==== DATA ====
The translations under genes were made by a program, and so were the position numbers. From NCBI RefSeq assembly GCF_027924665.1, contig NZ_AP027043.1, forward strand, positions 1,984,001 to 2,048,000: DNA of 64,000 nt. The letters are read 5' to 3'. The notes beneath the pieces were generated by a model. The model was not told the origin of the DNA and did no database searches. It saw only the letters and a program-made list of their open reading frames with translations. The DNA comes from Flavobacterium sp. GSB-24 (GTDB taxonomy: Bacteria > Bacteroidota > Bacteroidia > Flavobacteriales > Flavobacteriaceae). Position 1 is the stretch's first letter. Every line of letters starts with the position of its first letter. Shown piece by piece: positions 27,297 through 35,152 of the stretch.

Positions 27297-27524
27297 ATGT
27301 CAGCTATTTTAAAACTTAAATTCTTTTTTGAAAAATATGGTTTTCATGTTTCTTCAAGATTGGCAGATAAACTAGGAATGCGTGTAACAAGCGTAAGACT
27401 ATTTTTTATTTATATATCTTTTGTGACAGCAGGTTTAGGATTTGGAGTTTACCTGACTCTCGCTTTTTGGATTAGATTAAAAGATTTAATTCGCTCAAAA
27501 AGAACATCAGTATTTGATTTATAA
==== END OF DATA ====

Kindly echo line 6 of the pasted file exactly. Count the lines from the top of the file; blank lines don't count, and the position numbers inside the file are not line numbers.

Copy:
27501 AGAACATCAGTATTTGATTTATAA